-- Robert Preidt
WEDNESDAY, Feb. 22 (HealthDay News) -- Patients admitted to the
top hospitals for emergency medicine in the United States have a
nearly 42 percent lower death rate than those admitted to other
hospitals in the nation, according to a new report.
If all hospitals performed at the same level as the top-ranked
hospitals, nearly 171,000 more people in the United States might
have survived their emergency hospitalization between 2008 and
2010, according to HealthGrades, an independent provider of
consumer information about doctors and hospitals.
Researchers analyzed more than 7 million Medicare patient
records from 2008 to 2010. The patients were admitted to the
hospital through the emergency department for the following
diagnoses: bowel obstruction, chronic obstructive pulmonary
disease, diabetic acidosis and coma, gastrointestinal bleed, heart
attack, heart failure, pancreatitis, pneumonia, pulmonary embolism,
respiratory failure, sepsis or stroke.
The report also found that emergency-room admissions for heart
attack decreased 1.7 percent between 2008 and 2010, while
admissions for stroke increased 2.2 percent. It also found that
more than 61 percent of hospital admissions among seniors begin in
the emergency department, the highest of all age groups.
The 10 cities with the lowest risk-adjusted death rates for
patients admitted through the emergency department were: Milwaukee;
Phoenix-Prescott, Ariz.; Cincinnati; West Palm Beach, Fla.;
Baltimore; Traverse City, Mich.; Dayton, Ohio; Cleveland; Fargo,
N.D.; and Detroit.
"It is imperative that anyone experiencing a medical emergency go directly to the closest hospital, especially in the event of a heart attack or stroke," report author Dr. Arshad Rahim, director of accelerated clinical excellence at HealthGrades, said in a company news release.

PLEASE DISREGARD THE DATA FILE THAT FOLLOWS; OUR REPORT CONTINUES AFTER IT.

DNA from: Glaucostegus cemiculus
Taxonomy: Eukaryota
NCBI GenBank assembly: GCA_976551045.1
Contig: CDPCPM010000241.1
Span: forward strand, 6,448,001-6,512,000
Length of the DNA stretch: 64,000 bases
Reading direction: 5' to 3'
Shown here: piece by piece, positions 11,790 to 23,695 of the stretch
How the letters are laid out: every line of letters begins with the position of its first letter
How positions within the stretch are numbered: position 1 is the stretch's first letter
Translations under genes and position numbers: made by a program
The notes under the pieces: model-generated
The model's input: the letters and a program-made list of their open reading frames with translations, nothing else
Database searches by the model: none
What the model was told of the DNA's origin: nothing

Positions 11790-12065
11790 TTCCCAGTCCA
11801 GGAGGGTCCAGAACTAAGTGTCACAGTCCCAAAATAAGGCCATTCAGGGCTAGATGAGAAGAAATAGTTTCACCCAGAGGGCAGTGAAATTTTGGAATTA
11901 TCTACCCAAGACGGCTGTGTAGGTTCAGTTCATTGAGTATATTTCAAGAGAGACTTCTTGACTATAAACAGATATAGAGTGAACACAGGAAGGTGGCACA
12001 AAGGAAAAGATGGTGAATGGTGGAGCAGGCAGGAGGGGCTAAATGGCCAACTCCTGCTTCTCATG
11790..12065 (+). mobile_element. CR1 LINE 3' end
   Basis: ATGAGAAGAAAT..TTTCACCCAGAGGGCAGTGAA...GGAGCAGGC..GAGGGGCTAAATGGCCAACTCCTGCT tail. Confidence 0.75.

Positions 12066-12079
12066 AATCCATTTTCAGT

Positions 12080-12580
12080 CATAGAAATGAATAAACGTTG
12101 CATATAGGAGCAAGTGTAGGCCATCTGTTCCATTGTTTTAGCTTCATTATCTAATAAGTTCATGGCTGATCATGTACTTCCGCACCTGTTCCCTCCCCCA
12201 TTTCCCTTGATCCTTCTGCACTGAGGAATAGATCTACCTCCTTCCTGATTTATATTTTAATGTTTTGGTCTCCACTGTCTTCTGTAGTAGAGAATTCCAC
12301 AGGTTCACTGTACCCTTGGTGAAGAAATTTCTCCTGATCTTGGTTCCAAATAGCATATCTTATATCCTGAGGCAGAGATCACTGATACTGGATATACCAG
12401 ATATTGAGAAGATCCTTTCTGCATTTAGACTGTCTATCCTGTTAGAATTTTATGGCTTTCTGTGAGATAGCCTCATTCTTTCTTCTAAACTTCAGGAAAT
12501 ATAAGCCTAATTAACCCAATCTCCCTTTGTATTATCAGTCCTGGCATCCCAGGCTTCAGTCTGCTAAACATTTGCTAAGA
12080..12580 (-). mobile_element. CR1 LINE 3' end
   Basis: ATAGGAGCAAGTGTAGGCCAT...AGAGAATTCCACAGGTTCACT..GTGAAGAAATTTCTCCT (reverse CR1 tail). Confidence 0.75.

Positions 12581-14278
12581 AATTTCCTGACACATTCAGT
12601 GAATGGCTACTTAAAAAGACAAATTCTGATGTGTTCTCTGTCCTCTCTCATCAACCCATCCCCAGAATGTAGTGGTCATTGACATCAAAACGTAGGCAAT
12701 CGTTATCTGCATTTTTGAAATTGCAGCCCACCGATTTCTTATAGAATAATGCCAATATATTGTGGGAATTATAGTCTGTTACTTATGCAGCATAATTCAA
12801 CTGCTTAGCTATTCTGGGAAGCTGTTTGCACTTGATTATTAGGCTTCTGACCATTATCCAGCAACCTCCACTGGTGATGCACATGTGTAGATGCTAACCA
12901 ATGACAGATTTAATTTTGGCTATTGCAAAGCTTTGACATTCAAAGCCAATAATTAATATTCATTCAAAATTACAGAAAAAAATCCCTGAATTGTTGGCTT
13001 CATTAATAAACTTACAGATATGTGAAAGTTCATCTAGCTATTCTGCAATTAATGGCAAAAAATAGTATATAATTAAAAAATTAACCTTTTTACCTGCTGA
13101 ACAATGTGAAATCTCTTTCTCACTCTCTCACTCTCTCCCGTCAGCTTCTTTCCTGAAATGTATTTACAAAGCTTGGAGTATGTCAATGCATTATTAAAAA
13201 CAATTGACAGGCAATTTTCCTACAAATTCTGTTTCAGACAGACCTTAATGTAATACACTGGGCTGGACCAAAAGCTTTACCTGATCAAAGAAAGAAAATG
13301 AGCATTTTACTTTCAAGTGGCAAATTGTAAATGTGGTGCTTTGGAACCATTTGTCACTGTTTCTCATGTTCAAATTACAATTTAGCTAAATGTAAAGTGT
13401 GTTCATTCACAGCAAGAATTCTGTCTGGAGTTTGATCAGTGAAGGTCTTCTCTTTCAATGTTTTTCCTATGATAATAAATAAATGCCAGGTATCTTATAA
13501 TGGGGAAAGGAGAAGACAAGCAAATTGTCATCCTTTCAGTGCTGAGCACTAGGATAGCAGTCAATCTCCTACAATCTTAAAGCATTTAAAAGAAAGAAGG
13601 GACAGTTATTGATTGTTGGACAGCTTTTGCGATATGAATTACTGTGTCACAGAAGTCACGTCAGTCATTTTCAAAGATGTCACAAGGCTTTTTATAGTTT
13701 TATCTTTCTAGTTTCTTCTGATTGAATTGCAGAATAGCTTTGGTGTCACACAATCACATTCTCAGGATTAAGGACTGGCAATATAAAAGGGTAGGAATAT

"That said, our study findings show the care you receive once admitted to the hospital can also make the difference between life and death," Dr. Rahim added. "We encourage all patients to educate themselves about the quality of emergency medical providers in their area and to choose a top-performing hospital whenever there is a choice."
The U.S. Agency for Healthcare Research and Quality advises you
do your homework before choosing a hospital.
Please be aware that this information is provided to supplement the care provided by your physician. It is neither intended nor implied to be a substitute for professional medical advice. CALL YOUR HEALTHCARE PROVIDER IMMEDIATELY IF YOU THINK YOU MAY HAVE A MEDICAL EMERGENCY. Always seek the advice of your physician or other qualified health provider prior to starting any new treatment or with any questions you may have regarding a medical condition.
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